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Laparoscopic surgeries are an increasingly used method of surgery that is less invasive, promotes faster healing and causes less surrounding tissue damage than traditional surgical incisions for a multitude of conditions. For example, in the "old days", an individual undergoing an appendectomy would experience a 4 to 6 inch long incision on the lower right abdomen so the surgeon could access and remove the appendix. Today, laparoscopic procedures for the same operation require 1 to 3 very small incisions, most commonly measuring only a centimeter or two in length.
What is Laparoscopic Surgery?
Laparoscopic surgery is also known as keyhole surgery or minimally invasive surgery (MIS). The technique enables surgeons to view, access and remove sections or entire organs through very small incisions rather than large incisions that cause extensive tissue damage, longer healing processes and greater risk of infection.
Laparoscopy, or the use of a laparoscope, offers surgeons an "inside view" of an individual's body without having to make a large incision to see inside it. The laparoscope is actually a long, thin tube to which a small camera is attached at one end. This camera transmits or sends pictures onto a monitor screen that enables the surgeon to view diseased or damaged organ tissues without opening a body cavity. The surgeon literally operates on the patient by viewing the monitor and manipulating his or her instruments without actually accessing the specific organ or tissue through a large incision, as is common through incision surgical procedures.
Laparoscopic is a very common procedure used in diagnostic surgeries that accesses soft tissues of the body, mainly the upper and lower regions of the abdomen. Laparoscopy is utilized mainly to:
Determine or diagnose a condition or cause of pain or injury
Operating, repairing or removing diseased or damaged organs and tissues
Treatment for gynecological repair, such as removing ovarian cysts and masses, evaluating and treating endometriosis, and in some cases, treating ectopic pregnancy
Single port entry laparoscopic surgery is a relatively new technique through which a laparoscopic surgery is performed through one port of entry. This type of procedure must be performed by an experienced surgeon capable of making very precise movements.
Laparoscopic surgeries enable surgeons to diagnose, treat and operate a variety of abdominal conditions and procedures including:
Cholecystectomy (gallbladder removal)
Appendectomy (removal of the appendix)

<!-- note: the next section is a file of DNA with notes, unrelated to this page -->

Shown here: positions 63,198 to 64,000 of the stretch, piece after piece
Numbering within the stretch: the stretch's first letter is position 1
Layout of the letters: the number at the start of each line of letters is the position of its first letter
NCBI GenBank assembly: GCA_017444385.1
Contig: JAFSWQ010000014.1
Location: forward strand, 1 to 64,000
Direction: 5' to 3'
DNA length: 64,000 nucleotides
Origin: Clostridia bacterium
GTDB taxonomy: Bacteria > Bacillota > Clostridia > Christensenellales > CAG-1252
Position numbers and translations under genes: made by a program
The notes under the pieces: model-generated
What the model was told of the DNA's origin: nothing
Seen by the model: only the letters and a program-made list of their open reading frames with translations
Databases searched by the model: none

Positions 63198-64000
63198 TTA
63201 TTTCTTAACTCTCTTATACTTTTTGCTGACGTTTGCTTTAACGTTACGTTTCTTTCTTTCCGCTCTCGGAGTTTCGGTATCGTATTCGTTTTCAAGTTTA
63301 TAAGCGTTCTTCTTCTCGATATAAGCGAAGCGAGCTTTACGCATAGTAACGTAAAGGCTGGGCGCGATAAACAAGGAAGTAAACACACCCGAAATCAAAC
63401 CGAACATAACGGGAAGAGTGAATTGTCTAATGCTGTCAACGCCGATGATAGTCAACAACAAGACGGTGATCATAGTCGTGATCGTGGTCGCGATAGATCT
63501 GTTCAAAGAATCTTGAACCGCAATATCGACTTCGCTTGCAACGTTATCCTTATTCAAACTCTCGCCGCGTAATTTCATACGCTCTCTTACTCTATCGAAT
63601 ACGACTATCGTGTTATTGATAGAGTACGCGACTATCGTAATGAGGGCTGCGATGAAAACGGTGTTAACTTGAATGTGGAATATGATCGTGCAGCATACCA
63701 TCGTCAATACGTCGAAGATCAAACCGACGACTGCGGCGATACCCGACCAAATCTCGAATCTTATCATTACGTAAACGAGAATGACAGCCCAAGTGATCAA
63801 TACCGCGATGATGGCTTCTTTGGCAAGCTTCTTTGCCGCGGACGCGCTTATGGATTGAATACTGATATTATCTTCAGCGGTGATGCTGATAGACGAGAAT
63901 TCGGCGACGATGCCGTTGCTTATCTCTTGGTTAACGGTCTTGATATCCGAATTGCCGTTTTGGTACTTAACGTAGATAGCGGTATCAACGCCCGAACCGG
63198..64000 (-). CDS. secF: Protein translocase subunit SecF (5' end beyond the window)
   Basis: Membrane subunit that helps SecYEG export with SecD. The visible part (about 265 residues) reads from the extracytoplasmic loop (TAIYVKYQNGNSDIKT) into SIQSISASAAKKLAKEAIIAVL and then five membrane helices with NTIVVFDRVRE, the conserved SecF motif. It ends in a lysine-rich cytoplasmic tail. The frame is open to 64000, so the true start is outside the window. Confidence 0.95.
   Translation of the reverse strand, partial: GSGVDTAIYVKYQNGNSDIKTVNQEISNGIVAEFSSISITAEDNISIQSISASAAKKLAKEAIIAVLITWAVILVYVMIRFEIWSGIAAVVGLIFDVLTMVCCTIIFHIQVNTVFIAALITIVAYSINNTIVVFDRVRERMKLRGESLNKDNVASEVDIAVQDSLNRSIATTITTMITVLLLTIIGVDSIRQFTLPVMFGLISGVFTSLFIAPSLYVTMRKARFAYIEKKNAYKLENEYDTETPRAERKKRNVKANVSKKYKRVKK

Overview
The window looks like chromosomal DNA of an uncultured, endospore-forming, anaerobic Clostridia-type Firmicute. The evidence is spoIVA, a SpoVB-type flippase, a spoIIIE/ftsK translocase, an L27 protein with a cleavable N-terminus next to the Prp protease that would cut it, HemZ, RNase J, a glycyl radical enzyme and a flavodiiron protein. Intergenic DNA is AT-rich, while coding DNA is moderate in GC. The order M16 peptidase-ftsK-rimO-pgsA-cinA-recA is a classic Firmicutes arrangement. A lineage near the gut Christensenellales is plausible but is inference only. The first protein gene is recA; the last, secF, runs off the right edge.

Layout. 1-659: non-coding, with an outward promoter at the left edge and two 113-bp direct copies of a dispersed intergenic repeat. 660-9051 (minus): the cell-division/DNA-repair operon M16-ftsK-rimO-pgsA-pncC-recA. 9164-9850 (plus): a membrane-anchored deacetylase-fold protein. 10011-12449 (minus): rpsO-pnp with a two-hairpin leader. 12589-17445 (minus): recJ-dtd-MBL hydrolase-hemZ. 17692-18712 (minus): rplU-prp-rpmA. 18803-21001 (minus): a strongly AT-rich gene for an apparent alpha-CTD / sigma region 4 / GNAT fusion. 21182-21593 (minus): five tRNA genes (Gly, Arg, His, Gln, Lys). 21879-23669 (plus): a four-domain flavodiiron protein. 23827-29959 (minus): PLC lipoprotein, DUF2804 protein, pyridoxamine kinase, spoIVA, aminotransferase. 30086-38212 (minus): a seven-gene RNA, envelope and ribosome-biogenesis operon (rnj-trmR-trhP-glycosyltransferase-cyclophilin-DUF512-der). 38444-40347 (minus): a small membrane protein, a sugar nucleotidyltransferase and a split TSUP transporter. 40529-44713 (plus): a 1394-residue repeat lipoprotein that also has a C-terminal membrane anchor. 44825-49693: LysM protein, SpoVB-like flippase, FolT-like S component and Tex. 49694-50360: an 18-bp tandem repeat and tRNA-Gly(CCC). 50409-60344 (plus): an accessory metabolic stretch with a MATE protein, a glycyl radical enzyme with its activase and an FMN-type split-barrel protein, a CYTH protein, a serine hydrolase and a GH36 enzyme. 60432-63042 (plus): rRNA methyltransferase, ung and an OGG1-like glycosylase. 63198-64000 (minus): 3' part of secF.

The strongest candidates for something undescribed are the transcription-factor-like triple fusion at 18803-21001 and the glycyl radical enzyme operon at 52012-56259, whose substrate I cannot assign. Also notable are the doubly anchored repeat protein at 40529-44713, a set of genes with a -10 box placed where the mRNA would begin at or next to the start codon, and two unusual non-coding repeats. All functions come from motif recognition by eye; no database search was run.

Laparoscopically Assisted Vaginal Hysterectomy (LAVH)
Bariatric gastric bypass surgeries
Laparoscopic surgical procedures are performed on simple surgical procedures, and was not meant to be used for complex abdominal surgery because of the inability of the surgeon to place his or her hand into the human body. However, hand access devices in laparoscopic surgery enable surgeons to perform a variety of functions, such as pancreatectomy and liver resection procedures. Advancements in technology are increasing capabilities of single port entry techniques for more complex surgical procedures.
How is Laparoscopic Surgery Performed?
Most cases of laparoscopic surgery occur in the upper or lower regions of the abdomen. For such a procedure, the individual is placed under a general anesthetic that puts the patient to sleep. The abdomen is filled with carbon dioxide gas that adds space and lifts the abdominal wall to give the surgeon a better view of the internal organs.
Very small incisions, about 1/2 inch, or 1 cm in length, are made near the belly button. For gynecological, colon or exploratory procedures, two additional incisions might be made in the lower abdomen. The number and location of incisions will be determined by the type of surgery necessary.
Following the surgical procedure, the instruments are removed, and gas is removed from the body cavity, or absorbed and processed by the body during the hours following surgery. In most cases, only one self-dissolving stitch to close the incision is necessary, or the doctor may choose a steristrip, which is much like a piece of tape that holds the sides of the incision together during the healing process.
What are the Benefits of Laparoscopic Surgeries?
Individuals undergoing laparoscopic surgeries have shortened recovery times as well as less postoperative pain. Smaller incisions decrease the chance of complications such as infection and offer decreased mortality rates. The fiber-optic instruments and video cameras attached to the laparoscope enable surgeons to view the surgical area on a monitor while utilizing special instruments that avoid surrounding tissue damage of the surgical area.
Obtaining Laparoscopic Surgeries
Laparoscopic surgeries should be performed by a experienced surgeon trained in minimally invasive surgical procedures. Laparoscopic surgeons should be familiar with a variety of procedures utilizing laparoscopic technique and equipment in his or her field of study or specialty. Surgeons who perform laparoscopic surgeries should be board-eligible or certified practicing surgeons, Residents or Fellows in accredited programs including gynecology, urology, and oncology, or are board eligible and certified practicing gynecologists, urologists, or other physicians who engage in and perform laparoscopic procedures.